June 12, 2015



So it turns out that Chinese hackers broke into another monstrous USGov database and stole millions more records about people in the military and people working for the CIA and so on.

What I'm wondering is whether anyone's checked to see if the IRS records are secure? Have Chinese hackers broken into that, too?

Posted by: Steven Den Beste in Weird World at 06:01 PM | Comments (6) | Add Comment
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1 Next year, instead of buying TurboTax, I'll just let the Chinese government file my taxes for me.


Posted by: J Greely at June 12, 2015 06:18 PM (fpXGN)

2 They don't really *need* to.  A copy of all IRS records can probably be had for the low, low price of a half-billion-dollar donation to the Clinton Foundation.

Posted by: BigD at June 12, 2015 07:27 PM (VKO9N)

3 The one small positive thing is that this sort of information is much more valuable if people don't know you have access to it.  Just assume that everything you tell the government - and everything you don't tell them, given their pervasive snooping - is immediately repeated to your worst enemies.

Posted by: Pixy Misa at June 12, 2015 07:39 PM (PiXy!)

4 But Pixy, my government *is* pretty much my worst enemy at this point...

There's more angles than (immediate) blackmail as well.  A security clearance would also indicate things like what someone might be susceptible to...and suddenly Mr Gambler has new best friends.  Or Mr. Zipper is targeted by a honeypot.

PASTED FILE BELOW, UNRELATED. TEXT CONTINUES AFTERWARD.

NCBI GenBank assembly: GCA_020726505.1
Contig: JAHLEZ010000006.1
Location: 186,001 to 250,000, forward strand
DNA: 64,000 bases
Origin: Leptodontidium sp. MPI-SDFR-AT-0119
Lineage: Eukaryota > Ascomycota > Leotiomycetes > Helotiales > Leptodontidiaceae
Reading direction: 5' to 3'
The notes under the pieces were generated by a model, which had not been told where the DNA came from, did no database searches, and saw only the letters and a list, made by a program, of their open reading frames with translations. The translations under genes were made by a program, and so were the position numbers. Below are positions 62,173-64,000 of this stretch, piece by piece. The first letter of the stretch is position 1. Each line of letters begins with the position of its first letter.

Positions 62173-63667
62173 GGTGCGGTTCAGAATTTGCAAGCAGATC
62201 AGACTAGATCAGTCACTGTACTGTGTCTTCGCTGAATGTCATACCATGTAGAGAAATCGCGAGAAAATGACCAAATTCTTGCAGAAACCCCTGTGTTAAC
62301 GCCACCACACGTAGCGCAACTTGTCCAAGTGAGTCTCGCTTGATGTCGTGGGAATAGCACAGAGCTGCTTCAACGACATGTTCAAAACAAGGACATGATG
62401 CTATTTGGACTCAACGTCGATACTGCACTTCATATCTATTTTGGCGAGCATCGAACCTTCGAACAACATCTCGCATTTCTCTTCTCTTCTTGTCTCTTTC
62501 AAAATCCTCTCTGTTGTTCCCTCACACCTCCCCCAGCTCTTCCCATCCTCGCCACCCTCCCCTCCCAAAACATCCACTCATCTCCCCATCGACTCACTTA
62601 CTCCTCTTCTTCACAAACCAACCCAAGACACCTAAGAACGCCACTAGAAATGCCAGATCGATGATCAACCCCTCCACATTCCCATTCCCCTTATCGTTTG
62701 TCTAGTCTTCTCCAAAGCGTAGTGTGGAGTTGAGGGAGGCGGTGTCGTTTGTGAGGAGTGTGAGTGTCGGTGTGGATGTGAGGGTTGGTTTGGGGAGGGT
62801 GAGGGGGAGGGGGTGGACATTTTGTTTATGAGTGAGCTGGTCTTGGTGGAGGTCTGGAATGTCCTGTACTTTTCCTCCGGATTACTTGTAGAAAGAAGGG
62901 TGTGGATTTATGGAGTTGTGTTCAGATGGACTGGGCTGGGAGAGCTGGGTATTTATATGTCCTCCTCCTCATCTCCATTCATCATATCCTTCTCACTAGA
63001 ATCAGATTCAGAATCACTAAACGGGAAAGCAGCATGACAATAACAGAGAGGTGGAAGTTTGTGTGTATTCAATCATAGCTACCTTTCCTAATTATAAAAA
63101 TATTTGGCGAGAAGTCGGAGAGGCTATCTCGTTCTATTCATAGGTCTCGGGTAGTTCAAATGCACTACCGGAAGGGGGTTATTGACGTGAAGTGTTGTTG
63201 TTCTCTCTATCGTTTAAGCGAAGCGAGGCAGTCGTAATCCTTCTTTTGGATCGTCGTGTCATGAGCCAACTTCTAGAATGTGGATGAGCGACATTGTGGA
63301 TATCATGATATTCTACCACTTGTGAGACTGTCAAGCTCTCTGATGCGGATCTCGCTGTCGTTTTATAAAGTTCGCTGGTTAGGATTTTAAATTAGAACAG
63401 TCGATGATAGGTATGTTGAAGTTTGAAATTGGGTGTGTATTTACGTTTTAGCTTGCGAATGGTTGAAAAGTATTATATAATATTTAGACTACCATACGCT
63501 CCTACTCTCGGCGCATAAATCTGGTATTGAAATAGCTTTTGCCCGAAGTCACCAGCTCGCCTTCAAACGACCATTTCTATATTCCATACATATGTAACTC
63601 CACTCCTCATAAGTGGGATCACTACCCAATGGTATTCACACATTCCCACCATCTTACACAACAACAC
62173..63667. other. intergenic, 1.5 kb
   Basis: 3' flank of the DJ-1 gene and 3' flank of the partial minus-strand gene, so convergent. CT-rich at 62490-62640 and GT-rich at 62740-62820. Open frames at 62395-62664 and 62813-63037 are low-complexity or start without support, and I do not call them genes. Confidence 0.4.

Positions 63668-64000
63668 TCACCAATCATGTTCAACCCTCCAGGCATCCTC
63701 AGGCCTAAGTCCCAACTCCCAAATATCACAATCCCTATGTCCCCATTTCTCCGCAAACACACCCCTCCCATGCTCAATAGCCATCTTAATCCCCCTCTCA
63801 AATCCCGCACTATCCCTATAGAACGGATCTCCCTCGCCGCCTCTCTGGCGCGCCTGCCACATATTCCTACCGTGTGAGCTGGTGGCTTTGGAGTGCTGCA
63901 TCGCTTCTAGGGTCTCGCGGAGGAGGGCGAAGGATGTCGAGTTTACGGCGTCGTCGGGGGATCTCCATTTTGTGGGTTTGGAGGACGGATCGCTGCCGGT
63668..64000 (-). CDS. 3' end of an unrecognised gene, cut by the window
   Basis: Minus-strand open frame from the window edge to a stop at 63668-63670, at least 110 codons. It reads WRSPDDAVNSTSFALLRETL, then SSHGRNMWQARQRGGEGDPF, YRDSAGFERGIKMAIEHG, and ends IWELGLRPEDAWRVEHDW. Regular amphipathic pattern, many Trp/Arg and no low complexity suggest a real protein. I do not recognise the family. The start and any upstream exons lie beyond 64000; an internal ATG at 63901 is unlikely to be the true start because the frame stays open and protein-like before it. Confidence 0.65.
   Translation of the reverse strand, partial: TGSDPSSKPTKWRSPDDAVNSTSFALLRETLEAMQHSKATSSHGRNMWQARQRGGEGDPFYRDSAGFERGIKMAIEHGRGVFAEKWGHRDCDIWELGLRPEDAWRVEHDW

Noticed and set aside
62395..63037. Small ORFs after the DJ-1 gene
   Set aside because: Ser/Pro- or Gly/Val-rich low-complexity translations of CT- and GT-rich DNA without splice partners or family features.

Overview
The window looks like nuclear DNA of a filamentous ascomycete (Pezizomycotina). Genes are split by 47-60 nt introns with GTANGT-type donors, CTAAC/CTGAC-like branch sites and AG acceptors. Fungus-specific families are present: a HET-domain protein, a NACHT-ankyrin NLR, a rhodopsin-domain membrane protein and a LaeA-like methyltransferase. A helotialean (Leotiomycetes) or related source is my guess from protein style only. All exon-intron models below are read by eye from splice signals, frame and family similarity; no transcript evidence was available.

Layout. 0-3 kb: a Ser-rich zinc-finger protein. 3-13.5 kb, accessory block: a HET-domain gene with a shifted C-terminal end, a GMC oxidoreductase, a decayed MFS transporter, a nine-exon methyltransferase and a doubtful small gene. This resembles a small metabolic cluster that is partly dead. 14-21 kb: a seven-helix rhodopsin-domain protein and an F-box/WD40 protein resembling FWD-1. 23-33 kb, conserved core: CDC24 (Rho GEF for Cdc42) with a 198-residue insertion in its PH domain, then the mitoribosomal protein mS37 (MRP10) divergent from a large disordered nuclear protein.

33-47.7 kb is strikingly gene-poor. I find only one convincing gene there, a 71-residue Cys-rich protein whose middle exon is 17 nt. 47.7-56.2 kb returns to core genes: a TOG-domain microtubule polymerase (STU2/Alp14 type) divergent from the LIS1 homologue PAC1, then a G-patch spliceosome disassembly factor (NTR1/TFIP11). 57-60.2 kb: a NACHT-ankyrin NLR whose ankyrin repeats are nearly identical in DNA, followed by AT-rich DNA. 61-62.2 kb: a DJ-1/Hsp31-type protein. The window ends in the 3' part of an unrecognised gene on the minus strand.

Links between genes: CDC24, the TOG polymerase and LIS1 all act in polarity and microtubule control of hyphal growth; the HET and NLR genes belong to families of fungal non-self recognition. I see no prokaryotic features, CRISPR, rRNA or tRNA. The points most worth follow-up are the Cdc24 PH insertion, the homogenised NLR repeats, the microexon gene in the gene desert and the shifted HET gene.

We'll be feeling the impact of this for a generation or two.

Posted by: Douglas Oosting at June 13, 2015 12:01 PM (ZPBgr)

5 We should assume that they also have all of our Tax Records.   Though I'm not sure how valuable those are to the Chinese government.
We can also assume they can read a copy of the TPP!  And all of Hilary Clinton's emails.

Posted by: sqa at June 13, 2015 09:20 PM (3KfVG)

6 I'd say they'd find all of this pretty valuable. You reveal your deepest, darkest secrets to the government during a security clearance, so that you can't be blackmailed with the threat of losing your job. Doesn't mean you can't be blackmailed with the threat of losing your public reputation. 

Heck, everybody in the government is now conducting public policy with, "The Chinese government has my security clearance file." in the back of their mind. Bet US policy becomes, just generally, more favorable to the Chinese, because so many government employees are afraid to piss them off.

Anyway, the argument about whether the government can be trusted with our data is now conclusively over, though the advocates for the panopticon state won't admit it: We now conclusively know the government can't be trusted with our secrets.

Posted by: Brett Bellmore at June 14, 2015 03:17 AM (L5yWw)

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